"The Guilty" Film Review

The Guilty movie review & film summary (2021) | Roger Ebert

"The Guilty" Film Review

Rating: 4/5

By: Nathaniel Simpson

    Antoine Fuqua's newest film, "The Guilty" is surrounded by mystery. The opening sequence shows our protagonist, Joe Baylor (Jake Gylenhaal), working a late night shift as a 9-1-1 operator. He receives a call from a news reporter, asking him to comment on a court trial we know nothing about. He also seems estranged from his wife and daughter for unknown circumstances. Throughout the rest of the hour and a half runtime, new revelations come to light while he attempts to save a woman who was kidnapped by her abusive ex-husband in this fast-paced, exciting new thriller. 

    The woman caller is named Emily, who said her ex-husband has kidnapped her and is going to kill her. Since she is trying to hide the fact that she's calling 9-1-1 from her ex, Joe has to figure out a way to talk to her without making it too obvious. However, Joe has a hard time getting help, as well as having to deal with his own personal demons. 

    The film is excellently shot. The movie was shot in only eleven days due to the Covid-19 pandemic, and features Gylenhaal on a phone call for most of the movie. The camera mainly focuses on his face throughout the entire runtime, so everything that is conveyed emotionally throughout the movie has to be through his facial expressions. And I can say that Gylenhaal did an absolutely amazing job. He is so good at shifting through different emotions and can make the viewer feel how he's feeling.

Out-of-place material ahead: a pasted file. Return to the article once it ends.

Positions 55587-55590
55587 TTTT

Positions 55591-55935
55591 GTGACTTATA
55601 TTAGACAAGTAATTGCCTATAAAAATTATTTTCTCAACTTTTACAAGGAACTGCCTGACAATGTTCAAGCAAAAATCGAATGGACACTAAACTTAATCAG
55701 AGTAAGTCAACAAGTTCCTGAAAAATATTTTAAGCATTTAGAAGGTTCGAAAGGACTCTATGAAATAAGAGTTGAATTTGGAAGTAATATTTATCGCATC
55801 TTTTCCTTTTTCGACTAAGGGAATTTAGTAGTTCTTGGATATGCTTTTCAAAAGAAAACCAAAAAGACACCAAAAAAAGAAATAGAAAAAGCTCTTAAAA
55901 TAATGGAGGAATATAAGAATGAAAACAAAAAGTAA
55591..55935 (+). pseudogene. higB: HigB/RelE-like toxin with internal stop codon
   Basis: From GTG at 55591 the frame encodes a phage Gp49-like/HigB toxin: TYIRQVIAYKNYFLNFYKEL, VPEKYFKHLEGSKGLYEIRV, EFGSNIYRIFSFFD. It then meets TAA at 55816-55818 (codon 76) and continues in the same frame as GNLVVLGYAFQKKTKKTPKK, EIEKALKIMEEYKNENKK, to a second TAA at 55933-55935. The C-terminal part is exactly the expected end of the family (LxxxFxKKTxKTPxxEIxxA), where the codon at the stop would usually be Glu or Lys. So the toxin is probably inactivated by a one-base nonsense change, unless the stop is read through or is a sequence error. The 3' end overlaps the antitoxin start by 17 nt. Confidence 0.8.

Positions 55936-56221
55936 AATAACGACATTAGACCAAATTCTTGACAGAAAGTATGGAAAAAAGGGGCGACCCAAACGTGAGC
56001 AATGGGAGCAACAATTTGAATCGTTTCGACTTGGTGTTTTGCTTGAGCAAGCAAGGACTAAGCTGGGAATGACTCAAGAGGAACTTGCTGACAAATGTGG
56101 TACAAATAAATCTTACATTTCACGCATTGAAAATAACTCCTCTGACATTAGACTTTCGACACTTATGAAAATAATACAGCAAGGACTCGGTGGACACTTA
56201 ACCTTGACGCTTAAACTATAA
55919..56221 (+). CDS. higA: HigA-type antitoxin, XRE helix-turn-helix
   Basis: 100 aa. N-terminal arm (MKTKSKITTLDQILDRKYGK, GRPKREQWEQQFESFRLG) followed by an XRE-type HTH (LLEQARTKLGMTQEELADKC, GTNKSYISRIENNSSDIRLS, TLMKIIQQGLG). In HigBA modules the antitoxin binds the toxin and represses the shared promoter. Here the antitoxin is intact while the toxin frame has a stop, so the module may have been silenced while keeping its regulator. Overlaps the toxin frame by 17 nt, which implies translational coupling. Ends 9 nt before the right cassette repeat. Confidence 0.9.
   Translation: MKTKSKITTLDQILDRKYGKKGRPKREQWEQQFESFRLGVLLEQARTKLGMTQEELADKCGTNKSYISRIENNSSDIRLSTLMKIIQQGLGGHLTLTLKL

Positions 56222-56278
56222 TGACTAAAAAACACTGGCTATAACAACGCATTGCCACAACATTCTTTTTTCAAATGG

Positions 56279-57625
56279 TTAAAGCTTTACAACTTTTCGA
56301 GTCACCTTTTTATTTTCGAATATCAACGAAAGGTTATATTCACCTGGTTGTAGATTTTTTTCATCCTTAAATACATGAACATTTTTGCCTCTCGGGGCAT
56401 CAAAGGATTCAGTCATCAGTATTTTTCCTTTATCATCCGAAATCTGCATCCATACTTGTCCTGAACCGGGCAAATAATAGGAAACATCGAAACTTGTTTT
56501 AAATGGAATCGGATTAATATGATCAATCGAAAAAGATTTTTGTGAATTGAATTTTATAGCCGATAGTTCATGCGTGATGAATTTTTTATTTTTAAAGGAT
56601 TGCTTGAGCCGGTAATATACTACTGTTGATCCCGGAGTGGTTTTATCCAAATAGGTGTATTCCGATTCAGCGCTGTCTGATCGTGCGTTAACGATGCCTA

It's also amazing how the movie can keep you on the edge of your seat, without actually seeing any violence or action. The movie could have been very boring and slow, but Fuqua does a great job of keeping the viewer engaged and anticipating what is to come next.

    There are some parts of the movie, however, that don't seem to fit in the context of the story. For example, when Joe is trying to get help finding the missing woman, he interacts and jokes around with one of the police officers that picks up the phone. It seems like a very inappropriate time to be joking around as he is trying to find a woman who was abducted. Also, the reluctance the other officers have to finding the woman just seems very strange to me, as you would think they would want to find a missing woman who is about to be murdered. 

    The film has excellent twists and turns, with a great plot twist towards the end of the movie. It does an excellent job of wrapping itself all up at the end, leaving no question unanswered. This is a massive feat for a movie that's only an hour and a half long, as they presented so many unanswered questions in the first ten minutes. I applaud the efforts of Gylenhaal and Fuqua, and I think they did an excellent job creating their vision for this cinematic experience.